Ingrid Laubrock - Saxophone

“So you want to know about my saxophones,” says Laubrock, her rich dulcet tones characterised by a clear Munster lilt. Growing up in a musical family, “my mother and father were both music teachers”, certainly helps to put you on the musical track.
“Yeah, my dad played piano and my mother sang in various choirs,” says Laubrock. “I started playing the piano from seven years onwards. That was the main instrument that I played, but I also sang in choirs and played the recorder. When I was at secondary school, I was fortunate to have a very dedicated music teacher who led the big band, several choirs and orchestras – it was a really big feature of my school. In fact he was also an active musician.”
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Laubrock also benefited from a committed music teacher in the latter part of her school career. “We had a music teacher who was trying to get us interested in different types of music, like jazz and rock”, she says. “And he would also record things with us and we put a band together. We were reading, harmonising and analysing classical music as well. I also remember listening to a lot of free jazz without really knowing what it was.” Laubrock has clearly had a thorough grounding in all things musical.

So how did she first get to pick up the saxophone? “From the tenor recorder I guess,” she says. “I was self taught really, I kind of scrambled through. Then after about three years I had some lessons”. Does Laubrock remember that first instrument? “Sure”, she says with a wry chuckle. “It got run over by a bus and ended up kind of two dimensional, like a sheet of paper”! How had she come by it in the first place? “Well, my music teacher picked it up from a member of the Ivory Coast military marching band”, she says, “I think he picked it up pretty cheaply. It was a silver alto super balanced action… and pretty battered. It’s followed me around ever since – after all, it doesn’t take up any space!”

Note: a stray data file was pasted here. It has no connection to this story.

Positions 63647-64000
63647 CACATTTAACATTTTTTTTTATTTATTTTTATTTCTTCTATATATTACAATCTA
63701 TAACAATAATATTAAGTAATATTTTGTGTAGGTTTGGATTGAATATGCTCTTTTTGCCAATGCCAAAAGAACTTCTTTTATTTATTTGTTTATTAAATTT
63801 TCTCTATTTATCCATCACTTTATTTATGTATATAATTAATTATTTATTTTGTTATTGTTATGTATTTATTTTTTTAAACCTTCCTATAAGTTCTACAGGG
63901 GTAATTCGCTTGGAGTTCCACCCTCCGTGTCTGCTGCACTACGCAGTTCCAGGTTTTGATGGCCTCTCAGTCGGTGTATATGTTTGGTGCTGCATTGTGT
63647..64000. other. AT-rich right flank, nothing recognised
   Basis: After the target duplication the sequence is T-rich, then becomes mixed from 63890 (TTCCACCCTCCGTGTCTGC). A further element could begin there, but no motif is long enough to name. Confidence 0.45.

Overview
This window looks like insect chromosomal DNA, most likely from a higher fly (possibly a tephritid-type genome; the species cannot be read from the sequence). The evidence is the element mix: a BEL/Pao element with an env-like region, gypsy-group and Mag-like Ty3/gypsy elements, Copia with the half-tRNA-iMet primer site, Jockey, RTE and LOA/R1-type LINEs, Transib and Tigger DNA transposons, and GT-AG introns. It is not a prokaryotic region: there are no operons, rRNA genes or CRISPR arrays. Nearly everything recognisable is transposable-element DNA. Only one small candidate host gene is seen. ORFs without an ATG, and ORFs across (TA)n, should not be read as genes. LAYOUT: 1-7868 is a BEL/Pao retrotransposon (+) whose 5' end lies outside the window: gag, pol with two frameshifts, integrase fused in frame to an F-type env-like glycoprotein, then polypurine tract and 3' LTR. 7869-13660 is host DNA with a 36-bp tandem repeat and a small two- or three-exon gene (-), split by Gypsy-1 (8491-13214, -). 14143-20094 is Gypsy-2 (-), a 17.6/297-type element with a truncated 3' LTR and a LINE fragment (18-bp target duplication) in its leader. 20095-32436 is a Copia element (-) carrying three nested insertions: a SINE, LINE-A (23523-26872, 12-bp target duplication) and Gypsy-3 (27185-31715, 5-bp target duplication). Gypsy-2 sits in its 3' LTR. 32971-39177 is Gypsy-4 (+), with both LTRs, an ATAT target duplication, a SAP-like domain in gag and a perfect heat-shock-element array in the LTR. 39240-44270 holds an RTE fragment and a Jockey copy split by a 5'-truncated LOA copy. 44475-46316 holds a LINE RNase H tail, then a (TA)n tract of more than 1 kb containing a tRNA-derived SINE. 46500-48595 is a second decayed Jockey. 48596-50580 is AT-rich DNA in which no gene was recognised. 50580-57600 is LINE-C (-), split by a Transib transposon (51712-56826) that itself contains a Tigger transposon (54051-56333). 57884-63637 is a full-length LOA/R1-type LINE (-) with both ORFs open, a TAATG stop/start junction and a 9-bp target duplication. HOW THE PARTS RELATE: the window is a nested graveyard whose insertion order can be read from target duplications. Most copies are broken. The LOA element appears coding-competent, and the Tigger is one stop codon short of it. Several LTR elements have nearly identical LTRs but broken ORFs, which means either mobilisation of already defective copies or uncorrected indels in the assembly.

Having finished school, Laubrock spent six months in Berlin, before deciding to put down roots in London. “I played a lot of gigs in cafes and restaurants,” she says. “I busked a lot and did some Brazilian gigs, dance music and did a few masterclasses with David Liebman [1997-98], and then in 1999 I did a post grad at the Guildhall School of Music.” So what had replaced the squashed silver horn? Laubrock reminds me that she is “not a big equipment person”, then continues. “I bought a Yamaha alto – I think it was a 32’ [but she’s not sure]. “Then in ‘93 I got a Yamaha soprano – the one with the interchangeable necks. However, when I was in New York I bought a King that was made in 1928. It was partly out of tune, but it had a really lovely sound and it kind of taught me about the character and quality of sound. By comparison, I would say the Yamaha is quite clinical but the change over to an old instrument was for me something that felt really good. Eventually I switched to a Selmer Mk6 alto and then bought a Selmer Mk6 tenor – but that was a late one – I think early 70s. Then in 97-98 I exchanged the tenor for a Selmer super balanced action.”

The tonal characteristics of a saxophone come not only of course from the instrument itself, but also from the mouthpiece and the choice of reed. “I use different mouthpieces on every instrument”, confirms Laubrock. “I have a 7 star ebonite link on my alto, an 8 star vintage metal link (from the 60s) for my tenor and I have a Freddy Gregory ebonite for my soprano.” And as for the reeds? “For my alto and soprano I use Harry Hartmann 3 medium fibre reeds. For my tenor I use Rico Royal Jazz select – 3 soft.

So how, I wondered, had Laubrock come to Yanigasawa – after all, she is one of their endorsees. “Originally I wanted to get a Selmer Mk6,” she confesses. “But when I bought it, I could not get on with it. The tuning… well just everything, it just seemed like too much hard work. I didn’t want to go back to the Yamaha, and I tried a Yanigasawa bronze – one of the S992 range, which is quite warm sounding and it was very easy to play. It has interchangeable necks. I like the curved necks because it seems that they make the sound warmer. About three years ago I had a special neck made out of very thick brass by Stephane Bosgen. It’s made the sound a lot heavier and darker than the standard curved neck and it really makes a big difference.”

Curious as to what a 2D saxophone looks like, I ask if I can see the silver super balanced alto. “I’ve given it to Freddy Gregory,” she says, sensing my obvious disappointment. “He recently retired to Spain and one of his retirement projects was to fix that saxophone up again,” she says. “He sent me some pictures of it. It’s amazing. Like a resurrection!”

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